Author Amelia Bishop shares this insight in her book, The Gift
and The Giver,
Sometimes our days become so clogged with activity that there is
no breathing room or ‘being’ room.
Author Amelia Bishop shares this insight in her book, The Gift and The Giver, “Sometimes our days become so clogged with activity that there is no breathing room or ‘being’ room. Without the fresh air of uncluttered time, a few islands for refueling, we become race cars rather than persons, ricocheting around the oval of one day and plunging into another. The tyranny of the urgent gobbles up our days.”
Indeed. We live in a 24/7, techno-gizmo, wireless world of wonder – with seemingly no escape from its demands. Surely Alexander Graham Bell would be awe-struck and horrified at once to see what has happened over the last century since his telephone patent was granted – e-mail, pagers, faxes and cell phones squeezing productivity into every minute. No wonder we’re cranky and overwhelmed at times. Even Bell lamented at the jangling interruption of his own device.
Nonstop, frenzied motion and routine stifles creativity and keeps us from designing the future we may most desire. Just as an artist must capture detail, he must also step back to view the entire canvas or lose perspective. The same is true for us.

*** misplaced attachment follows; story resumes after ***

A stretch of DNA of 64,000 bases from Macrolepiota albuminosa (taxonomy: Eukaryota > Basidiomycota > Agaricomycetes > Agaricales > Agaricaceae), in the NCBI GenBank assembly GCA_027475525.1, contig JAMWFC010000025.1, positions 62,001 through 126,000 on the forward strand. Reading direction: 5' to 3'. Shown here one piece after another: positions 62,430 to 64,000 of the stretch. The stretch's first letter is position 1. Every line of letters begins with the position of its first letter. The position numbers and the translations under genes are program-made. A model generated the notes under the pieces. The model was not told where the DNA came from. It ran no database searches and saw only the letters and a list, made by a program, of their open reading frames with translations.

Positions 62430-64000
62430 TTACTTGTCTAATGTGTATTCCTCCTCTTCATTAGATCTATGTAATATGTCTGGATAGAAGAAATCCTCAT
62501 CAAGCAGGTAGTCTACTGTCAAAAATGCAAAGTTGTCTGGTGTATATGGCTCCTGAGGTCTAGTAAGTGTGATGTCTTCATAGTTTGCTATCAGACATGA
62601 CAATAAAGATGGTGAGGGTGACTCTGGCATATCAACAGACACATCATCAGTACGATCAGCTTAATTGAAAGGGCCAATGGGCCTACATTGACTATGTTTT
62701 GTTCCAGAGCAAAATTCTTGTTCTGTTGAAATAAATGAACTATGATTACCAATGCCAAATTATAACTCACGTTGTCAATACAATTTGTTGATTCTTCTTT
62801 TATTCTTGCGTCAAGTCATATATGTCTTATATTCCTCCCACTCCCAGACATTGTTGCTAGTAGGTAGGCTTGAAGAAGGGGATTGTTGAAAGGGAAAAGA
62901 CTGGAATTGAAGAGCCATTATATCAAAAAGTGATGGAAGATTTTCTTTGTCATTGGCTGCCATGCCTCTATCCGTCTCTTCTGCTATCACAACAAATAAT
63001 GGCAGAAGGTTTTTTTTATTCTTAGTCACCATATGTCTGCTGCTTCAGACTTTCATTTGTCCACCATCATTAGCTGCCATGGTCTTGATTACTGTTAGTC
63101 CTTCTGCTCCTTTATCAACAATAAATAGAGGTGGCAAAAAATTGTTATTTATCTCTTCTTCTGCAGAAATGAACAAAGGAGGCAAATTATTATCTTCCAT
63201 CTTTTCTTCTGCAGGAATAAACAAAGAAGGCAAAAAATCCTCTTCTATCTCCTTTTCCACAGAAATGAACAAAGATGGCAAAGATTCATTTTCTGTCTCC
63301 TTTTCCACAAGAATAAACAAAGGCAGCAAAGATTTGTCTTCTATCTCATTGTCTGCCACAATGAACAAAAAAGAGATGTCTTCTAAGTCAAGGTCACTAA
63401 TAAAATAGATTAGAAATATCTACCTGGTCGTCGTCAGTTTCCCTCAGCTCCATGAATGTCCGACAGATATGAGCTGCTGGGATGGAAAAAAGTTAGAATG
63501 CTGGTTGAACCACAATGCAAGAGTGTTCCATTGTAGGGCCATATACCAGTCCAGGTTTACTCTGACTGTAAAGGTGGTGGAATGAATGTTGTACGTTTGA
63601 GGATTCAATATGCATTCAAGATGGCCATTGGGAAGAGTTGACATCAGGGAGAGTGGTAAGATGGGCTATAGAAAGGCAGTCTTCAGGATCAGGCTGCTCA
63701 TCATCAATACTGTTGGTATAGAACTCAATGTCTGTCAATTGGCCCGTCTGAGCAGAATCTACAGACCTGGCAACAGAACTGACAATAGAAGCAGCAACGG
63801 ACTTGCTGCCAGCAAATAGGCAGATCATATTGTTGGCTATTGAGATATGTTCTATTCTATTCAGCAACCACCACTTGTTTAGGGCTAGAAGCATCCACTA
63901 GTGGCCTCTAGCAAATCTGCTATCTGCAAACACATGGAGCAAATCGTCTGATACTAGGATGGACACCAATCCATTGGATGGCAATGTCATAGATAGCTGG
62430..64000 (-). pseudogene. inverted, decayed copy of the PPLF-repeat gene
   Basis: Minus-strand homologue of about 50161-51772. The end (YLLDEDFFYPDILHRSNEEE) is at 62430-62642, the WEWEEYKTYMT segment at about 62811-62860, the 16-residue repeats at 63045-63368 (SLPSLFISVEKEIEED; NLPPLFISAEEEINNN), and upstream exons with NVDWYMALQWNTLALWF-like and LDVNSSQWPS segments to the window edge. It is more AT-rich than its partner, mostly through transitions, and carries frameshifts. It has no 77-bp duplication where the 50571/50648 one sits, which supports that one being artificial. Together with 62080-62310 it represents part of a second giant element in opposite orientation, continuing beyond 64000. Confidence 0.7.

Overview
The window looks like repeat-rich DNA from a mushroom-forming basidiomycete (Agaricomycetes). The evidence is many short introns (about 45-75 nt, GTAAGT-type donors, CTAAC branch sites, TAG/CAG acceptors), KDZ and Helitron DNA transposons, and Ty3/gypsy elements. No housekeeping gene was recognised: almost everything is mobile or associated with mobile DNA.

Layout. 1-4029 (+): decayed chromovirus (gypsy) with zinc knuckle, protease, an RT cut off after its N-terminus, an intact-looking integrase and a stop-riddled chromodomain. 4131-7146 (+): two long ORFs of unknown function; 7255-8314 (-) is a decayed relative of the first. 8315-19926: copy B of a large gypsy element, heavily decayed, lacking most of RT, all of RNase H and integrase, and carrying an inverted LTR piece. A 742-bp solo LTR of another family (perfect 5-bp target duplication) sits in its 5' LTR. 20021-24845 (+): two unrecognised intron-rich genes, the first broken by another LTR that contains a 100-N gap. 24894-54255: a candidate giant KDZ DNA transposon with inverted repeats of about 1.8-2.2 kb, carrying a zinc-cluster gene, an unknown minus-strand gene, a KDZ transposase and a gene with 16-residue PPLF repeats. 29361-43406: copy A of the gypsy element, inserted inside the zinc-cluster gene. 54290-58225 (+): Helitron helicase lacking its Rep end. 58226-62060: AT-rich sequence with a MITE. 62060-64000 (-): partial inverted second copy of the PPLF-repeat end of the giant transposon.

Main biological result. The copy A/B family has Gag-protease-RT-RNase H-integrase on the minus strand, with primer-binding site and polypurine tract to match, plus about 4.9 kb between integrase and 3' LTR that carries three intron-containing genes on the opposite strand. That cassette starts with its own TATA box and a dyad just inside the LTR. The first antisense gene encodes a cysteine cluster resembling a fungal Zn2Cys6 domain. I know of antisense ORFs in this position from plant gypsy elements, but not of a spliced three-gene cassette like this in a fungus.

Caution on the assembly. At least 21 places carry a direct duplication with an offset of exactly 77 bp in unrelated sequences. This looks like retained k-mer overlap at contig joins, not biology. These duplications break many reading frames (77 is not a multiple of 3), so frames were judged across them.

Stephen Covey fans recognize this vital concept as “sharpening the saw” – depicted as the seventh habit in Covey’s book, “The 7 Habits of Highly Effective People.” He recommends renewal on four levels: physical (exercise, nutrition, stress management); mental (reading, visualizing, planning, writing); social/emotional (service, empathy, synergy, intrinsic security); and spiritual (values clarification, commitment, study, meditation).
Consider these suggestions to actively seek solace:
• Soak up nature’s elixir. Sit quietly near a body of water. Hike to the woods, linger and listen. Drive to the mountains, spread a blanket and gaze at the scenery. Choose a preferred spot and fix it in Technicolor in your mind’s eye for future reference.
• Savor your favorite childhood snack; take pleasure in every bite. Think of a happy time when you were a kid. Feeding the spirit also supports survival.
• While time stands still, contemplate the virtue of doing nothing. Recite a phrase, scripture or poem that holds special meaning. Be open to inspirational thoughts.
• Listen to classical music; put on Johann Pachelbel’s Kanon. Get comfortable, kick off your shoes. Dim the bulbs and light a few candles. Imagine the most wonderful, peaceful existence possible for yourself.
• Set aside an evening or two each week to turn off the television. Ponder the connection to the world around you. Silence is the doorway to undiscovered thoughts and inner potential.
• Attend different types of religious services to observe how others connect with the Divine.
Somehow, spend time away from the dictum of business and busyness as usual. Achieving peace of mind can make a difference in satisfaction, happiness and quality of life. Besides stronger personal power, inner peace is linked to a healthier body, greater energy, and a sharper mind. “We all need a certain amount of fallow time … watching the grass grow, sitting on a hillside, staring out the window daydreaming. When we don’t have it, there is a deeper intelligence that won’t come forth.” – Sue Bender.